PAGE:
New trends in Chinese luxury shopping and overseas spending
While visitors expenditure in Europe in April was up 40.4% y-o-y, it paled in comparison to the 93% increase in other regions.
Travel expenditure worldwide surged 50.1% in April, marking a new high since February 2011. Chinese tourists’ overseas spending in April was up 92.4% y-o-y, whereas Russian travelers spent 31.3% less in the same month, according to data from international duty free shopping group Global Blue.
While overseas visitors’ expenditure in Europe in April was up 40.4% y-o-y, it paled in comparison to the 93% increase in other regions. Barclays Bank believes these figures are a strong indication of the contribution of the Chinese middle class to increased consumption in Asia.
Chinese luxury shopping trends
Tourists accounted for 70% of total luxury good sales in Europe.
While Chinese tourists have locked on to leather goods and spending on these items has increased 78.2%, the spending on luxury wristwatches and jewelry is still strong, having increased by 56.6%.
Barclays Bank said: “The data show that the trend of Chinese consumers turning from Hong Kong to Europe for luxury shopping is easing. For example, Cartier’s Hong Kong stores lowered prices by 5% on top of offering discounts, while its parent company Richemont Luxury Group has raised prices in Europe by 7% in the regularly twice-yearly price adjustments. This shows that the prices of hard luxury goods in Europe, China and Hong Kong have already leveled, but there still remains a price gap issue for soft luxury goods.”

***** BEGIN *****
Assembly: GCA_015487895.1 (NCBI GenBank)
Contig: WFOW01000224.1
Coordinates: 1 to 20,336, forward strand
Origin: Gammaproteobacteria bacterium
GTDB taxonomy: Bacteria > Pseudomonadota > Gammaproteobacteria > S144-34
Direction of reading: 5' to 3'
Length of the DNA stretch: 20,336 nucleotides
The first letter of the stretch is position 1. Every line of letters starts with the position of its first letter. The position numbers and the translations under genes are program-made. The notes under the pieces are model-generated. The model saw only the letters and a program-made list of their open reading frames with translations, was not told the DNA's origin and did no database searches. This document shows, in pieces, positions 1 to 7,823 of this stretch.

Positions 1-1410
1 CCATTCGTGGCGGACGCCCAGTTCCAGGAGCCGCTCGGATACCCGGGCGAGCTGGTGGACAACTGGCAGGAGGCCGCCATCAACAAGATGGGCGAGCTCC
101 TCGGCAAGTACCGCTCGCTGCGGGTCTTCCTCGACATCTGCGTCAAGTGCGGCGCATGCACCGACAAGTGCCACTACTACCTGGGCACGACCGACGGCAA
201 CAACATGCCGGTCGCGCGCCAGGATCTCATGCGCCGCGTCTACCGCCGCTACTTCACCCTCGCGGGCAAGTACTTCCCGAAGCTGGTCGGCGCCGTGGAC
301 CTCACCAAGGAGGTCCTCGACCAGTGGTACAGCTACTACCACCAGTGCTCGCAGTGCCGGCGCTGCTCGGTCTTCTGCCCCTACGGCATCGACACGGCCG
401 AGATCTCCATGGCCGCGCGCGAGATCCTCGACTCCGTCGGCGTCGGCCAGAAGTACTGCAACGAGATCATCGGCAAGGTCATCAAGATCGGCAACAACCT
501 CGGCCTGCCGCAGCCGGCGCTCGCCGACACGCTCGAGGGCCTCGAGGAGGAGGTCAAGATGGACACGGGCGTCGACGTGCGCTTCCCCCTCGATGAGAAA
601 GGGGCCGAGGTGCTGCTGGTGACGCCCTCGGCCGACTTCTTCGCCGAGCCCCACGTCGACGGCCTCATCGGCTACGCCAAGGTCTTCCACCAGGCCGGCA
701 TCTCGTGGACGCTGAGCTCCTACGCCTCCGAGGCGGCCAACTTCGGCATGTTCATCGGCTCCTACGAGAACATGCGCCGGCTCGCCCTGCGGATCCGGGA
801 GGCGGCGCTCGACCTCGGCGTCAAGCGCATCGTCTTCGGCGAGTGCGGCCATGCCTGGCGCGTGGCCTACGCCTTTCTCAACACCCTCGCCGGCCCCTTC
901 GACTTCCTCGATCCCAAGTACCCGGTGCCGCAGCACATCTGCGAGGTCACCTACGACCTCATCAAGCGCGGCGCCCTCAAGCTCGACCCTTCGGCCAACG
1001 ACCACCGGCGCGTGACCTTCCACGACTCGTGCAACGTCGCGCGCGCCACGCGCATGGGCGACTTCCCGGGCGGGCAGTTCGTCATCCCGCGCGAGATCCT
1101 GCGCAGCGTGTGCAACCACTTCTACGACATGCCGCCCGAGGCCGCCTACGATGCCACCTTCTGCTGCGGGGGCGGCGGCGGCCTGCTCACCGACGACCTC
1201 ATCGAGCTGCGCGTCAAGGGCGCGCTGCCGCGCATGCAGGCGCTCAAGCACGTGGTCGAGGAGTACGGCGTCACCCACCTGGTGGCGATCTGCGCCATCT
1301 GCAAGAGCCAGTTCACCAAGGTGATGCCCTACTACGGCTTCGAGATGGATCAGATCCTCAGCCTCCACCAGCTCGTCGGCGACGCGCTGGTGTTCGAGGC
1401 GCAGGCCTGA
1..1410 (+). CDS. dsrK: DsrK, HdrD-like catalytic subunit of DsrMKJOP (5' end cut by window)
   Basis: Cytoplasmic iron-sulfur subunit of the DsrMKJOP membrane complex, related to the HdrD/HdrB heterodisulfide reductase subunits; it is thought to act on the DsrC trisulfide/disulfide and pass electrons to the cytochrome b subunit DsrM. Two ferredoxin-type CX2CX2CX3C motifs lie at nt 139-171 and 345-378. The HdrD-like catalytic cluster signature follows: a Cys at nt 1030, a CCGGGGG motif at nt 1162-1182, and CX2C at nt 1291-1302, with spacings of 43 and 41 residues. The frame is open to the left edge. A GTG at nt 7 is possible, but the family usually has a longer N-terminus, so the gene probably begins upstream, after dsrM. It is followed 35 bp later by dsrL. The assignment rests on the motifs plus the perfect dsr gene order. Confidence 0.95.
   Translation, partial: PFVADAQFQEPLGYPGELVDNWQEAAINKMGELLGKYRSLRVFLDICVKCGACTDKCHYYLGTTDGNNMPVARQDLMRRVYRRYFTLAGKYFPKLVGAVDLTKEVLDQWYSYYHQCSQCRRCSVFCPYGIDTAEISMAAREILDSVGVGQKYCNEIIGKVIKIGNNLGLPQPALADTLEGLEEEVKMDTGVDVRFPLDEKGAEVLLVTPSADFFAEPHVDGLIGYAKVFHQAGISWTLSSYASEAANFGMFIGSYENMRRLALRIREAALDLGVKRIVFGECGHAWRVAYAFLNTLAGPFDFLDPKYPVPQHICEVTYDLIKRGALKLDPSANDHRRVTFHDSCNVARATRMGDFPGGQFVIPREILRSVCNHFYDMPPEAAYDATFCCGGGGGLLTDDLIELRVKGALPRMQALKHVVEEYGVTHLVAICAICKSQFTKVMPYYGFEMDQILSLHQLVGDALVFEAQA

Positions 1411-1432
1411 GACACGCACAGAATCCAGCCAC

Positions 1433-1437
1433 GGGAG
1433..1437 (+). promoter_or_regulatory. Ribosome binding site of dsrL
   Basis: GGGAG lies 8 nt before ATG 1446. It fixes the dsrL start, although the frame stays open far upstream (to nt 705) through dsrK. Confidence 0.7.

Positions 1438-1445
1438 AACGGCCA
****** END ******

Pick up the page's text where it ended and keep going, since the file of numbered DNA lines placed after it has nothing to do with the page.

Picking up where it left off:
Japan becomes new hotspot for Chinese splurging
Japan is enjoying record overseas visitor arrivals in 20 years and tourism has contributed 0.1% to the GDP. This is no small feat in a country endeavoring to pull out of economic doldrums for over a decade.
Tokyo-based Meiji Yasuda Life Insurance Company’s economist Yuichi Kodama said: “Tourism is a way of channeling the growing spending power of the Asian region to Japan. Facing population decline, Japan is hard put to expand domestic demand over the long term.”
Overseas visitors spent up to US$4.6 billion from February to April, according to Japan’s Cabinet Office data.
With the exchange rate of the yen against the dollar depreciated by a third, Chinese tourists are playing an important role in boosting spending in the Asian region.
Spending by Chinese visitors in Japan grew 113% y-o-y as visitor number reached a record of 1.8 million trips in April, according to Japan Tourism Agency data.
Bank of America Merrill Lynch forecasts Japan will receive 174 million Chinese with spending at around US$264 billion by 2019.(Translation by David)